The Salk Institute lost an ardent and visionary supporter in May with the death of John Codey, a trustee of the Leona M. and Harry B. Helmsley Charitable Trust. He played an integral role in accelerating research in diverse areas of science, including cancer, diabetes, Alzheimer’s, stem cell biology and regenerative medicine.
A $42 million award from the Helmsley Trust in 2013—the largest in the Institute’s history—established the Helmsley Center for Genomic Medicine at Salk and enabled the Institute’s leading scientists to use genomic data and powerful technologies to understand how certain cellular pathways serve as lynchpins for chronic diseases and to pave the way to effective new therapies.
Through Codey’s advocacy and the support of the other trustees and staff, the New York trust reached beyond its base in the Northeast to help Salk build on its long track record for groundbreaking discoveries. The Trust has issued other major gifts to Salk, as well. In 2009, the Trust awarded a $5.5 million grant to establish the Salk Center for Nutritional Genomics to study nutrition at the molecular level and its impact on the role of metabolism in diabetes, obesity, cancer, exercise physiology and lifespan. In 2010, it awarded an additional $15 million to create a collaborative stem cell project involving Salk and Columbia University to fast-track the use of induced pluripotent stem cells to gain new insight into disease mechanisms and screen for novel therapeutic drugs.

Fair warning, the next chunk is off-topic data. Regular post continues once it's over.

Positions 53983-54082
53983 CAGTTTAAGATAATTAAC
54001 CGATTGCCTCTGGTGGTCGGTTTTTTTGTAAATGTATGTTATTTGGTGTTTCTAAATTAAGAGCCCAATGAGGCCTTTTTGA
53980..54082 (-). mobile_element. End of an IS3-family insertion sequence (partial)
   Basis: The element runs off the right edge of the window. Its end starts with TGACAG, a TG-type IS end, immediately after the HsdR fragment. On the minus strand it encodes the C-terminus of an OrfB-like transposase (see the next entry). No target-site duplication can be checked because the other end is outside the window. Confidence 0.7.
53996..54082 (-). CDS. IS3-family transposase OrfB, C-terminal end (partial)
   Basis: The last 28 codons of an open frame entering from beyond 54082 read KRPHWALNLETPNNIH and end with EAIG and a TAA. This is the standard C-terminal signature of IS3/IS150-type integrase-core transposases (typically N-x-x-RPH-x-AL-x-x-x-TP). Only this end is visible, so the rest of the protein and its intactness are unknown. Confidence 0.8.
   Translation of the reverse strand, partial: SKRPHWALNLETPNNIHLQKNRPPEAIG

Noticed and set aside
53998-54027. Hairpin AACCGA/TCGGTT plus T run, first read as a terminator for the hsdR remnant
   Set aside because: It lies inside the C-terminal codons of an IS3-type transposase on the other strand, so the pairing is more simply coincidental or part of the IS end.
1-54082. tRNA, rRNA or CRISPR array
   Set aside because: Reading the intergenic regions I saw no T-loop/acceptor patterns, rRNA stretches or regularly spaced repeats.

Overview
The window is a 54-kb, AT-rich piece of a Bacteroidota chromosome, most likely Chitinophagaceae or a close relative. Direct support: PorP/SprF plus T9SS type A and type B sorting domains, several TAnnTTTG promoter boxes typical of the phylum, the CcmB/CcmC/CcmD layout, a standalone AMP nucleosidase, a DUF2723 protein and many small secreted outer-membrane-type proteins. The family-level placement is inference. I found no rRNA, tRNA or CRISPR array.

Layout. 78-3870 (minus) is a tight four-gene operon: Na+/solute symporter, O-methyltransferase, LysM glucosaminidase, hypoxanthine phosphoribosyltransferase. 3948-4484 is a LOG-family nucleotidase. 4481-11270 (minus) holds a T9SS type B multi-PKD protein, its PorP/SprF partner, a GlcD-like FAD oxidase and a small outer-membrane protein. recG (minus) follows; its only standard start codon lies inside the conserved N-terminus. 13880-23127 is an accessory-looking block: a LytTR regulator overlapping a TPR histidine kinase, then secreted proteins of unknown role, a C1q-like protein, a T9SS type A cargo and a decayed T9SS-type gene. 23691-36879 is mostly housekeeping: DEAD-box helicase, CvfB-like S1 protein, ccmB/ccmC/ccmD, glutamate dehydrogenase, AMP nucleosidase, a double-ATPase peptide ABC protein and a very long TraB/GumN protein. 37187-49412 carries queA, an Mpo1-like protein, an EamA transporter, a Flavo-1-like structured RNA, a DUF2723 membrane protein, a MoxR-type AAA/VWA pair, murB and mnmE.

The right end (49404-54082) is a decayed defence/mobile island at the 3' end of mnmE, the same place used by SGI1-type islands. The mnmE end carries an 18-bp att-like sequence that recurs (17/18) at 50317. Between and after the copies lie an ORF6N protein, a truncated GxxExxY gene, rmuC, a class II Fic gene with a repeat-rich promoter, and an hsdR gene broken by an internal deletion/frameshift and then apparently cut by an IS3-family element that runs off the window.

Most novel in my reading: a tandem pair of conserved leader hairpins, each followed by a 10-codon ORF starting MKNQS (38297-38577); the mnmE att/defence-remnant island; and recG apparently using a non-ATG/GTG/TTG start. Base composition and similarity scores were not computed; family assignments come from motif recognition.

These centers have made a number of important breakthroughs already, including developing new ways to use stem cells to study psychiatric diseases in the laboratory, advances in understanding the genes underlying cancers and the development of a drug currently being tested as a treatment for obesity and metabolic disease. Those are just a few of the innumerable ways that Codey and the Helmsley Charitable Trust have been making a difference through their generous support of Salk science.
In addition to participating in a number of Salk events in La Jolla and New York every year, Codey was an active member of the Salk International Council and traveled with the group to Spain, France and Venice. A raconteur with a warm personality, Codey will be greatly missed by the entire Salk community. His legacy of stalwart support for Salk science will carry far into the future.
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